“They had the complexion of wealth, that clear white skin which is accentuated by the pallor of porcelain, the shimmer of satin, the finish on handsome furniture, and is maintained at its best by a modest diet of exquisite foods … Their nonchalant glances reflected the quietude of passions daily gratified; behind their gentleness of manner one could detect that peculiar brutality inculcated by dominance in not over-exacting activities such as exercise strength and flatter vanity – the handling of thoroughbreds and the pursuit of wantons.” ( Flaubert, on the idle rich, Madame Bovary)
Flaubert had an antipathy for the fortunate classes that was excessive, corrosive and combined with certain satanic tendencies and an admiration for the Marquis de Dade, highly volatile and unpredictable venality ….” Since they did capture certain facts of contemporary middle-class life, Flaubert’s neurosis has been read as the private correlative of a cultural neurosis, that infectious and dangerous modern malady called bourgeoisdom. Freud would later analyze that middle-class affliction as springing from unwarranted embarrassment before the sexual drive, and Flaubert would no doubt have agreed. But, more interested in denunciation than in diagnosis, he preferred to call it names: mediocrity, mendacity, deadly virtuousness….For he has now reached a point of such exasperation that when he finds himself with persons of that species he is consistently tempted to strangle them, or rather to hurl them into the cesspool. ”
Although the rhetoric against the monied classes dates at least to Jesus, the repetitive articulation by Flaubert helped define a war against a state of mind, a spirit, rather than recognizable social classes. Whether as Freud termed it, ”the narcissism of minor differences” and Flaubert’s disavowal of his own class appeared as a response to not having really escaped it; this articualted mind-set presented the major obstacles to realizing Woodstock and its legacy known as the Woodstock nation 40 years on. In fact counter-culture almost meant the culture of counting….money, that irreversible symbol and metaphor; inescapable and omnipresent.
Flaubert believed in the redeeming power of art and the ability of art to be transcendental to reality. Whether he harbored doubts or qualified his desires as illusions or turned to rough sexuality as substitute for a search for beauty he remained convinced of the unwillingness of ruling classes to meaningfully enac
From the Road to Woodstock by Michael Lang( pg. 247 )
Artie Ripp: We fly to Wall Street and we go to the banker’s office-and here’s a guy who’s got both a picture of Mao on the wall and a pirhana in a fish tank in his office. Already I know this guy is off the fuckin’ cliff someplace. He wants to make it clear that he’s an out- of -the box thinker and left of right and right of left and not anyplace near center.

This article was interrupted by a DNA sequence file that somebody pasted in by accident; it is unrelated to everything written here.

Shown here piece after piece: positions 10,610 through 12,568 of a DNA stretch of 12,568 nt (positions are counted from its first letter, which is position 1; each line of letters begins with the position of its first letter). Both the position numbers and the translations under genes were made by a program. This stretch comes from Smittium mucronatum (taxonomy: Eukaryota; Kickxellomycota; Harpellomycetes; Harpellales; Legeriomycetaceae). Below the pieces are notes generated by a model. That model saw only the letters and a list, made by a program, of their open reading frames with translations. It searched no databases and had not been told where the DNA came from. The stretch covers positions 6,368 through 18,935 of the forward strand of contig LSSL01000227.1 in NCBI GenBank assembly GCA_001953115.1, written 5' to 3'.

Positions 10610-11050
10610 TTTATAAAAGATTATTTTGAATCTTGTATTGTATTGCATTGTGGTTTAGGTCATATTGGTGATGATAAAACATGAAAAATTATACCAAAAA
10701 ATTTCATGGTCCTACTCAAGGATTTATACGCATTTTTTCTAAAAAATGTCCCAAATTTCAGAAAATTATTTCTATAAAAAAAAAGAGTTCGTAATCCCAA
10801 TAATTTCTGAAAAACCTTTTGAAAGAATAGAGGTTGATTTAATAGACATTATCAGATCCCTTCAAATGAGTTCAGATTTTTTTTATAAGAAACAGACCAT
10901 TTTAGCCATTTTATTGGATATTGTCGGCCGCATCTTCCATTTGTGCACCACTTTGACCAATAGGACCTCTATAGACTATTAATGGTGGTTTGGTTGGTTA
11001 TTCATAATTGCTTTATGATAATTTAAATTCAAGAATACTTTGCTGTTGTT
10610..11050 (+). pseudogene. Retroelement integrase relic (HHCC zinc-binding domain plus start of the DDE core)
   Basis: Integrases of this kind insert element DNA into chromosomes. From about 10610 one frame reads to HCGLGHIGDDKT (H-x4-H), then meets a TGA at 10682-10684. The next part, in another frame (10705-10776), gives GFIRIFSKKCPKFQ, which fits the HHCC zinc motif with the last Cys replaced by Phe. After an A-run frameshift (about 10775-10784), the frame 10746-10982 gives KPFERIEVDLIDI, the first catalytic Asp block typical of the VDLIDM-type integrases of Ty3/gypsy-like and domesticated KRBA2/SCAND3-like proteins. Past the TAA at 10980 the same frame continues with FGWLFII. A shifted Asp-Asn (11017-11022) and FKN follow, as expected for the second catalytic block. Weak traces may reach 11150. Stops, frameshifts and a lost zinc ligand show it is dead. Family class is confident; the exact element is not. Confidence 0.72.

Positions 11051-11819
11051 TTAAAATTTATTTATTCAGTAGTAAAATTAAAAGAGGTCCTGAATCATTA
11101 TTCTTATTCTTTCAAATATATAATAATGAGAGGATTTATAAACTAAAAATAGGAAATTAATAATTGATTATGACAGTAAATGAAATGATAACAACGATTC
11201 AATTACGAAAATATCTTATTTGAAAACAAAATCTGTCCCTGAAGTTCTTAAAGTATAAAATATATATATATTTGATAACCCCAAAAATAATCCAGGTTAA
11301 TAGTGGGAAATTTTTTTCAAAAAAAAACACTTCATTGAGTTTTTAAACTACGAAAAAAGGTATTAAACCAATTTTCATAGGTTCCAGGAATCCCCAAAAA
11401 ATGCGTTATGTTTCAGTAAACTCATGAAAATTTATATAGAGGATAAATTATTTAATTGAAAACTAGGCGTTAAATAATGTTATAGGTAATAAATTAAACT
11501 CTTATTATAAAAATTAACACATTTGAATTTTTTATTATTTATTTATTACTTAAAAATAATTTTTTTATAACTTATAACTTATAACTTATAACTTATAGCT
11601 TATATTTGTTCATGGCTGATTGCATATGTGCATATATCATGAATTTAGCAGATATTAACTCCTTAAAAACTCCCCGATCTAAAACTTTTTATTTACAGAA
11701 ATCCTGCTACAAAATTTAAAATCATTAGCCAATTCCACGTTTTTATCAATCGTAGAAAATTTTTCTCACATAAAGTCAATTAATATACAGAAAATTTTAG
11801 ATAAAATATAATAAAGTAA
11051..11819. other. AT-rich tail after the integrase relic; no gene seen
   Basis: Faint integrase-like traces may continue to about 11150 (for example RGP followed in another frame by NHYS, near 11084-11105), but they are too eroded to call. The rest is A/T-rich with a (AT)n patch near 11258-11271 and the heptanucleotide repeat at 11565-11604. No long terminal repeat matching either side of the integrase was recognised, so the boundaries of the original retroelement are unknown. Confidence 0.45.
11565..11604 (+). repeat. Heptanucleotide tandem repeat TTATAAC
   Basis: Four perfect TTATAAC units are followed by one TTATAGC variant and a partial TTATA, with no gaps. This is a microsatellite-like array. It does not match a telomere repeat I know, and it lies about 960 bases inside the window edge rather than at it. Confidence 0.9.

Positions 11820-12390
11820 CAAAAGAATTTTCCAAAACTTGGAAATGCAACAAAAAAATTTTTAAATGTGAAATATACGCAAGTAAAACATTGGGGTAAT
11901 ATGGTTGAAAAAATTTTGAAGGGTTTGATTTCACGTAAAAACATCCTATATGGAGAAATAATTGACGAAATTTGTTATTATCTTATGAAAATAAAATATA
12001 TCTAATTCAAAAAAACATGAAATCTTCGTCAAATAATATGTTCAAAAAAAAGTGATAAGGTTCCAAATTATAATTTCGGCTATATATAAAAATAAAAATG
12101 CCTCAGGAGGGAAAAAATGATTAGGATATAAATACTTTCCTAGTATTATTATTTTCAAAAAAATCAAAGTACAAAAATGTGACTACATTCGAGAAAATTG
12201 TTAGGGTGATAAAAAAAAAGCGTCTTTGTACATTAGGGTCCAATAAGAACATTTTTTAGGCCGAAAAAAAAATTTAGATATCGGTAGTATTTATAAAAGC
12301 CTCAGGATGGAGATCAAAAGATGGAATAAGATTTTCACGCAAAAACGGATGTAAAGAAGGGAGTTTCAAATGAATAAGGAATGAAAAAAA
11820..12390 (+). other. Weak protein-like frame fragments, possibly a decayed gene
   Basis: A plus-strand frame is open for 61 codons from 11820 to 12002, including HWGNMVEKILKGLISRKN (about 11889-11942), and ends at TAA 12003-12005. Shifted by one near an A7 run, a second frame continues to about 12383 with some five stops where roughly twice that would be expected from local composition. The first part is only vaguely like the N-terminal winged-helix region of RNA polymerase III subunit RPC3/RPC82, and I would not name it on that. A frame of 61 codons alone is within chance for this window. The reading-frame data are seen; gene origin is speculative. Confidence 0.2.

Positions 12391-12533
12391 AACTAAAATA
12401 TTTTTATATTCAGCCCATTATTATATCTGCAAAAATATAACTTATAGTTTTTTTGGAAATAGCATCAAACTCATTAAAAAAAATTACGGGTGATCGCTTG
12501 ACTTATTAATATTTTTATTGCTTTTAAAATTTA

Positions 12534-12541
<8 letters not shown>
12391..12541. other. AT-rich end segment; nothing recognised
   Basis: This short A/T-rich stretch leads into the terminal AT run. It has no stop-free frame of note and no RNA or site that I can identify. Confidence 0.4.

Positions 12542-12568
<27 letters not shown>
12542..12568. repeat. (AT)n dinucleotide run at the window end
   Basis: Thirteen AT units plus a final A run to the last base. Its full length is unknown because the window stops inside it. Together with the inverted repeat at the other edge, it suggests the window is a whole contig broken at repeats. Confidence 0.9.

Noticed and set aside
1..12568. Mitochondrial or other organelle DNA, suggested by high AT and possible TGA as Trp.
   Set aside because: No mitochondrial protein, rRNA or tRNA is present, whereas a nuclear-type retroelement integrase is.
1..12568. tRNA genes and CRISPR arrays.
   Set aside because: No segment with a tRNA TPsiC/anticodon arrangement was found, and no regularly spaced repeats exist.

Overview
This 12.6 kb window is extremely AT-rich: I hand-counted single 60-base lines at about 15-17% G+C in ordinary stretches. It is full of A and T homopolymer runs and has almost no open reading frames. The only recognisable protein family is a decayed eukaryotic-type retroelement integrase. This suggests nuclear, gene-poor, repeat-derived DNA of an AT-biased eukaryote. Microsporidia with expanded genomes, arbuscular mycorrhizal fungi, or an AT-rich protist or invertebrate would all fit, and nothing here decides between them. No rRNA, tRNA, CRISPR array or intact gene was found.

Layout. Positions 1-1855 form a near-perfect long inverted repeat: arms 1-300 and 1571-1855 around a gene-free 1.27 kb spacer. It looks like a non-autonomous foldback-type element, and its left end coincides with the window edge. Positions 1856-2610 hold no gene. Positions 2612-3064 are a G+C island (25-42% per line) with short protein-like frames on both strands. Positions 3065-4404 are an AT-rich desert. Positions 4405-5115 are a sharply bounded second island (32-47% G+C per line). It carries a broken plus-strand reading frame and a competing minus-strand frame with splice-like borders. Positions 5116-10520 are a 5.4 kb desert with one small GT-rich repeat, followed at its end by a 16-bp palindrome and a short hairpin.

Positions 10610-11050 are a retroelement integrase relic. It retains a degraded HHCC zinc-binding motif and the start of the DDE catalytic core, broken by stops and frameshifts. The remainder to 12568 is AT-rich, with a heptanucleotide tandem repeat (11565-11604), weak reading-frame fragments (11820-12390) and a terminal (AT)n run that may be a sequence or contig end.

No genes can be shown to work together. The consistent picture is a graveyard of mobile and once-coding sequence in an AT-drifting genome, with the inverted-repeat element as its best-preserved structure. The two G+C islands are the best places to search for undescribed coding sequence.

Artie Kornfeld: I walked into the meeting with Artie Ripp, and the banker was throwing meat in his pirhana tank. After coming from this beautiful experience, I was seeing everything that I hated about the world of capitalism.
Economists like Frank Genovese of Babson College have provided an analytical template for radical reform and solution to the social and economic inertia, by advocating the abolition of inheritance as legal right ,with the goal of abolishing the concentration of wealth, but his thesis is considered far beyond the mainstream and relegated to extreme margins in terms of policy option in the U.S. On Oct 1,2009, Moderator and anchor Howard Green on BNN remarked that the Thomson family holds 450 million shares in its company Thomson-Reuters for a market value of $15 Billion and receives dividends of over $10 million per month. And this example is far from unique.
”Woodstock gives us the ability ….”Just to see, just to realize what’s really important. The fact that if we can’t all live together in peace, if you can’t be happy, if we have to be afraid to walk down the street, if you have to be afraid to smile at somebody, right…. What kind of a way is that to go through this life?” ….it isn’t any way to go through life and Woodstock represents that realization and serves as an example.”( Artie Kornfeld, Woodstock documentary )
Pete Seeger spent a considerable amount of time in the South during the civil rights marches of the 1960s. It was his variation of an old spiritual, which Seeger called “We Shall Overcome,” that has become an anthem of the crusade for equality in America. Though Seeger has questioned the validity of his activism, his promotion of progressive causes ran against the grain of accepted standards and prevailing community values from the 40′s through the 1960′s. His five string banjo was adorned with the phrase, ”this machine surrounds hate and forces it to surrender”. Seeger’s critique of the establishment and their thinking was equally as biting and eloquent as Flaubert, though more melodic and perhaps more dangerous through the bias of easily disseminated folk music.
Seeger internalized the folk tradition, then blended an activism tinged with a message of anti-militarism and an embracement of necessary progressive causes. His sallies into the deep south were not without personal danger and his persistence in pursuing intuition and personal conviction continued unabated despite the blacklisting he endured at the hands of what Adam Smith called the ”invisible hand of capitalism”. It is far too simplistic and jarring to refer to Seeger and fellow traveller Woody Guthrie as mere ”leftists”. Seeger is a conservative person, ethical but hardly a radical, and an unwavering supporter of non-violence.Imagine Ghandi with a stringed instrument. More Wobblie than Eli Kazan’s On The Waterfront. Perhaps the real ”radicals” are to be found in the corridors of power at 1600 Pennsylvania Avenue. The road to Woodstock continues….